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The War of the Rebellion: A Compilation of the Official Records of the Union and Confederate Armies

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OFFICIAL RECORDS: Series 2, vol 4, Part 1 (Prisoners of War)
Page 223 CORRESPONDENCE, ETC. -UNION.

OFFICE COMMISSARY-GENERAL OF PRISONERS,

Detroit, Mich., July 15, 1862.

General L. THOMAS,

Adjutant-General U. S. Army, Washington, D. C.

GENERAL: Frequent inquiries are made by prisoners of war and their friends whether in case of a general exchange all will be compelled to accept of the exchange and go South whether they wish to do so or not. There are many among them who live in Southern States who wish to be released on parole so that they may not again be forced into the ranks. Others wish to remain at the North and enter our service. Can these be singled out and released on taking the oath of allegiance?

Very respectfully, your obedient servant,

W. HOFFMAN,

Colonel Third Infantry, Commissary-General of Prisoners.

OFFICE COMMISSARY-GENERAL OF PRISONERS,

Detroit, Mich., July 15, 1862.

General L. THOMAS,

Adjutant-General U. S. Army, Washington, D. C.

GENERAL: Rolls of prisoners of war have been called for by the War Department and from your office. I presume that one set is all that will be required and will furnish them with as little delay as possible. There has been much remissness in furnishing rolls with prisoners taken and in preserving them, and it will scarcely be possible to make out reliable rolls from the meager papers at the prison camp. At Camp Douglas it appears that a number of the prisoners enlisted in Colonel Mulligan's regiment, the Twenty-third Illinois, and Colonel Cameron's regiment, the Sixty-fifth Illinois. When the rolls are completed I will be able to give the particulars.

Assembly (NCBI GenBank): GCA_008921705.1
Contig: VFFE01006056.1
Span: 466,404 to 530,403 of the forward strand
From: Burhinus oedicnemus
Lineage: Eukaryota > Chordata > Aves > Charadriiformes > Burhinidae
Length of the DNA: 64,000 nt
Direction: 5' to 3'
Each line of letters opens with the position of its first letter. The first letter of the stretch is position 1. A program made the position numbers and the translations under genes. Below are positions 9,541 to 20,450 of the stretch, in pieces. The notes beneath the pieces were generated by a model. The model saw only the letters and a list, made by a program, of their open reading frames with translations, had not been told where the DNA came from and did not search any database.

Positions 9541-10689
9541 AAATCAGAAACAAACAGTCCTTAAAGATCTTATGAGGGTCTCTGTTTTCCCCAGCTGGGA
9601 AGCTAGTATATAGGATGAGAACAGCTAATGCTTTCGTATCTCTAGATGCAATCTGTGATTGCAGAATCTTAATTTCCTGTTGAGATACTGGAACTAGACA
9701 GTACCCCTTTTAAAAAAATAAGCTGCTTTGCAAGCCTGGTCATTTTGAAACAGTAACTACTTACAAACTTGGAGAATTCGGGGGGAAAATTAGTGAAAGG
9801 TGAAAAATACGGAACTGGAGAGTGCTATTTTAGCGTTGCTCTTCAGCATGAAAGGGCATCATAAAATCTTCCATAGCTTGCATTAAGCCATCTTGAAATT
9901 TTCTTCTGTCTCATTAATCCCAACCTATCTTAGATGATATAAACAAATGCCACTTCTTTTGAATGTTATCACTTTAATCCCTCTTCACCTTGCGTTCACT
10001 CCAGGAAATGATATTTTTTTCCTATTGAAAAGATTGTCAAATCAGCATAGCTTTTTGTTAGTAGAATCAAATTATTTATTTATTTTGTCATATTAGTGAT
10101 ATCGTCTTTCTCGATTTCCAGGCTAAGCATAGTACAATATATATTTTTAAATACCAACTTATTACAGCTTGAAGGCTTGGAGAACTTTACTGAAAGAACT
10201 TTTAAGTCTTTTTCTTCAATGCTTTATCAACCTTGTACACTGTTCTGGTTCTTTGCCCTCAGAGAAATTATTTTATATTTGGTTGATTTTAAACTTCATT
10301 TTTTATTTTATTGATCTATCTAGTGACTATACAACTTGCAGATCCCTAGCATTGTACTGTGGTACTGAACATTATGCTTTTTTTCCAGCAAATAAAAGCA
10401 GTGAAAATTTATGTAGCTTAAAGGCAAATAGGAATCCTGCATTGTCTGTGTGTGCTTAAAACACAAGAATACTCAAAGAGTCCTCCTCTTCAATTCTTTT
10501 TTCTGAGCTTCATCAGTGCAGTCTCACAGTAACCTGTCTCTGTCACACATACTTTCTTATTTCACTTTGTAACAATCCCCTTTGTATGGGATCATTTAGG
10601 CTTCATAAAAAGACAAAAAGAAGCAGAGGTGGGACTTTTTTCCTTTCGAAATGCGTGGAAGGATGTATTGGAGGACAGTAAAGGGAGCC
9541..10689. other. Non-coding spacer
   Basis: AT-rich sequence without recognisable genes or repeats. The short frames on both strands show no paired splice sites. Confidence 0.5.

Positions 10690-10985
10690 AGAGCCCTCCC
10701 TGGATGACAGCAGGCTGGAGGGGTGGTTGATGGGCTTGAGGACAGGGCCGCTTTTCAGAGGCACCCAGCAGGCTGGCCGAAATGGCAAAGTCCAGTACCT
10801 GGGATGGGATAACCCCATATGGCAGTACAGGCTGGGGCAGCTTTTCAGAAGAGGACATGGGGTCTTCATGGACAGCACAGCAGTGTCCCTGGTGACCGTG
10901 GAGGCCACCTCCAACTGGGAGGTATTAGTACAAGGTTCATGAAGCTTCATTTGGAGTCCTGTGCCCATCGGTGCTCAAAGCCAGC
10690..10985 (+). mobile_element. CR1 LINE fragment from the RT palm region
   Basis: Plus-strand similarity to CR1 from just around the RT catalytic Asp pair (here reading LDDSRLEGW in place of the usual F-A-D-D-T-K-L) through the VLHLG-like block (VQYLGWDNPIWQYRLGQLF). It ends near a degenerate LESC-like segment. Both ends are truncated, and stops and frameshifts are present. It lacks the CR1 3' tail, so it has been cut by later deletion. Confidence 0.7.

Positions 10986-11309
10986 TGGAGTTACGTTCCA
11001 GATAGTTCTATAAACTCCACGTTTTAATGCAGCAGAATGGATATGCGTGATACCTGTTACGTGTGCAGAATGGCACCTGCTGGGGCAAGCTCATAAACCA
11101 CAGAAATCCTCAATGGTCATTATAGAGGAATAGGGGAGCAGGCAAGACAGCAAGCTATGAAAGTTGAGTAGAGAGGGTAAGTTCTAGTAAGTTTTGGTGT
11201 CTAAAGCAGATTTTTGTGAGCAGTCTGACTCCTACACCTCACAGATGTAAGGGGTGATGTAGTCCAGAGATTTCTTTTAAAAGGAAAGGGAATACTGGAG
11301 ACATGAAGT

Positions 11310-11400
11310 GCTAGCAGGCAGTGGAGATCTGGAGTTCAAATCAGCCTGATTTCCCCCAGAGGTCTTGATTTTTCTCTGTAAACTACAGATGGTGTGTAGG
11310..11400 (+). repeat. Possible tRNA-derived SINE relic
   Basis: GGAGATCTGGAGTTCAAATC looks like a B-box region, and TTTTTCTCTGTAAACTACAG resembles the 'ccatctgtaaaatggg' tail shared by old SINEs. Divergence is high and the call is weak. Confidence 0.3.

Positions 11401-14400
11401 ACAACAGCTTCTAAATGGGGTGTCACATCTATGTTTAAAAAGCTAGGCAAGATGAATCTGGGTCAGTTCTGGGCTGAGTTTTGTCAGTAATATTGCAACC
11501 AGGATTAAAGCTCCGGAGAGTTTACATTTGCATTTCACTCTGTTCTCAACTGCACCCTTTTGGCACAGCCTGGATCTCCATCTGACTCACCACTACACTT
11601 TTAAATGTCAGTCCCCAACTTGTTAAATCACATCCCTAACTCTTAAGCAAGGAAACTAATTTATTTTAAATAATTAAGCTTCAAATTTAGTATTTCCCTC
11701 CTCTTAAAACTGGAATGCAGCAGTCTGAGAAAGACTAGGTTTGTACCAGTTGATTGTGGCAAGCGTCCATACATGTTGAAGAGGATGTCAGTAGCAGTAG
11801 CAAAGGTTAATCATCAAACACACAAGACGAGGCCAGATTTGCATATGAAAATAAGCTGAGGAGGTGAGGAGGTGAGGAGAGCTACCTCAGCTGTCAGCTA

Very respectfully, your obedient servant,

W. HOFFMAN,

Colonel Third Infantry, Commissary-General of Prisoners.

OFFICE COMMISSARY-GENERAL OF PRISONERS,

Detroit, Mich., July 15, 1862.

Colonel J. H. TUCKER, Commanding Camp Douglas, Chicago, Ill.

COLONEL: Your several letters of the 10th, 12th and 13th have been received. Your action in the case of Chaplain Warren is approved. The parole of T. C. Depeyster will be revoked. Don't permit the newspaper articles to give you any concern. If you think it worth while you may state that the occurrence which gave rise to the declaration of martial law took place while Colonel Mulligan was in command; that the authority was asked for at that time and that the declaration would have made if he had remained there.

The rebel letter must have been smuggled out of the camp, as both the matter and length of it are in violation of the rules of prisoners' correspondence, if it was written by a prisoner, which I doubt very much. Possibly and probably it was made up by the excluded reporter, but I doubt if the publication of it can be made a political offense.

The commanding officer is the proper person to decide what are loyal papers. Newspapers cannot be received by prisoners by mail without


Page 223 CORRESPONDENCE, ETC. -UNION.
OFFICIAL RECORDS: Series 2, vol 4, Part 1 (Prisoners of War)
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